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​Californian Courtney Conlogue Wins Back-to-Back Bells

Conlogue's formula of impeccably timed hooks in the bowl and pure power proved unbeatable, taking down 11-world titles worth of experience on her way to back-to-back Bells Beach titles.
Courtney Conlogue, Image: WSL/Jack Barripp

Californian Courtney Conlogue has cemented her reputation as the modern day master of the Bells Bowl with her second World Tour event in succession at the notoriously tricky venue.

Bells Beach, which is located on the Victorian surf coast in Australia, is a slow, unpredictable wave that favours smooth drawn-out lines and expert wave selection. Conlogue's formula of impeccably timed hooks in the bowl and pure power proved unbeatable, taking down 11-world titles worth of experience on her way to back-to-back Bells.


"It's such a tricky wave to try to master and I'm really happy that I get another one — it's surreal right now," she said following the win.

Conlogue was forced to draw on plenty of her trademark grit) to get there. Her quarterfinal against three-time Women's World Champion, Hawaiian Carissa Moore, was as fiery as it gets with the pair engaged in a tense paddle-battle to begin the heat. Conlogue would get the better of the Hawaiian by a slim margin of 1.23 points before spending the first half of her semi-final against reigning world champ, Australian Tyler Wright, completely waveless. Forced into a combination situation (where you require more than one score to take the lead) with ten minutes remaining, Conlogue racked up a pair of near perfect nine-point rides with her only two waves for the win.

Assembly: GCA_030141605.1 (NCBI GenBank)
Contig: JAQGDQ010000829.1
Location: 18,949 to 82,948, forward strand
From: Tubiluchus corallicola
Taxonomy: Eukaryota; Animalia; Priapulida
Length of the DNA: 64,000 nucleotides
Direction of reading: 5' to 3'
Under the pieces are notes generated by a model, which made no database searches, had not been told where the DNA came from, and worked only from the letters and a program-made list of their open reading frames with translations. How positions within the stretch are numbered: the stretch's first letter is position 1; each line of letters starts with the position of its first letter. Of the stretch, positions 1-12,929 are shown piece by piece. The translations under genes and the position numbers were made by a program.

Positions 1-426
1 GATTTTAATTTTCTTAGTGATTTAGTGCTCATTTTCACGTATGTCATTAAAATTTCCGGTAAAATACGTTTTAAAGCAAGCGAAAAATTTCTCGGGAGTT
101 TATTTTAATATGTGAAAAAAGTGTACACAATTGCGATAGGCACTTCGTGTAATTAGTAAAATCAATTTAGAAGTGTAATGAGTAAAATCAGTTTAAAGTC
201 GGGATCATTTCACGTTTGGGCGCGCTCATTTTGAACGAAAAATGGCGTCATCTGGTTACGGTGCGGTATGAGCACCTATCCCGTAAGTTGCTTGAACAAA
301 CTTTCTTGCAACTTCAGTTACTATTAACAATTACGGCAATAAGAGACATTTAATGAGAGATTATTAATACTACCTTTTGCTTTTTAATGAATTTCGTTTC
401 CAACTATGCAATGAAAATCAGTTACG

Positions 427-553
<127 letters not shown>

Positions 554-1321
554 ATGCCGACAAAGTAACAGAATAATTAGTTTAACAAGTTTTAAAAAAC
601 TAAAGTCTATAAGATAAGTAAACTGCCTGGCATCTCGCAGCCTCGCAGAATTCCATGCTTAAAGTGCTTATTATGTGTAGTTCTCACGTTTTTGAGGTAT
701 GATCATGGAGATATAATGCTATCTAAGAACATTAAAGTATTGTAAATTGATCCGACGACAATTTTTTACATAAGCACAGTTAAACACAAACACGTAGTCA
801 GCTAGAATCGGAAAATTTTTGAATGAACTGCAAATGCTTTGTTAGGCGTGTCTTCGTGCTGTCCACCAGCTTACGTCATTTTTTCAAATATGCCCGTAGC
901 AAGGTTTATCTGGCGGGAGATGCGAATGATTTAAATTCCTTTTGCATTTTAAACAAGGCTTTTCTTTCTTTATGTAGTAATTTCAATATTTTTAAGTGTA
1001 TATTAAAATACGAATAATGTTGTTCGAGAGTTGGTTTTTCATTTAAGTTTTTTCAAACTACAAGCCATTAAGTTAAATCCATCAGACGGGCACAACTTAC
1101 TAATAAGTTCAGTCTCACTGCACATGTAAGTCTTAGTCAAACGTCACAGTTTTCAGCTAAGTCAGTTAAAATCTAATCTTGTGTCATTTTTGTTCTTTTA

It was much the same in the final with six-time women's world champion and perennial style master, Australian Steph Gilmore, taking a significant early lead with a pair of eights. Conlogue responded with an eight of her own before registering a nine point ride in the final seven minutes with a series of powerful rail turns in the bowl.

"There's a lot of times when it comes down to that last 90 seconds and you've just got to maintain that composure especially against world titlists like Steph," she said on the broadcast.

"It was amazing to compete against her in that final and it was tit for tat — every single set came through and she was on and then I was on and vice versa — such a great way to have a final."


The win, by 0.67 of a point, sees her move into fourth place in the title race heading into the tricky beach breaks of the Oi Rio Pro, Brazil, beginning on the 9th of May. Steph Gilmore's runner-up sees her finish the Australian leg of the tour with the yellow leader's jersey.

Conlogue broke a six-year drought for mainland America when she qualified for the World Tour several years ago though came close to giving it all away due to a lack of financial support for women's pro surfing.

"At one stage I was like, I'm not figuring it out. I was ready to go to College. There was no money in it, it was still the ASP. The women were just scratching to get from event to event. It was super expensive. I thought, I don't know how long I can do this for," she recalled last year.

She has long been an advocate for the growth of women's pro surfing and aims to "create a platform" for future female surfers.

"I just wanna create a platform for women who want to be pro surfers," she says. "I wanna make it nice for them, where they can reach for the stars and become world champs if they wanna be.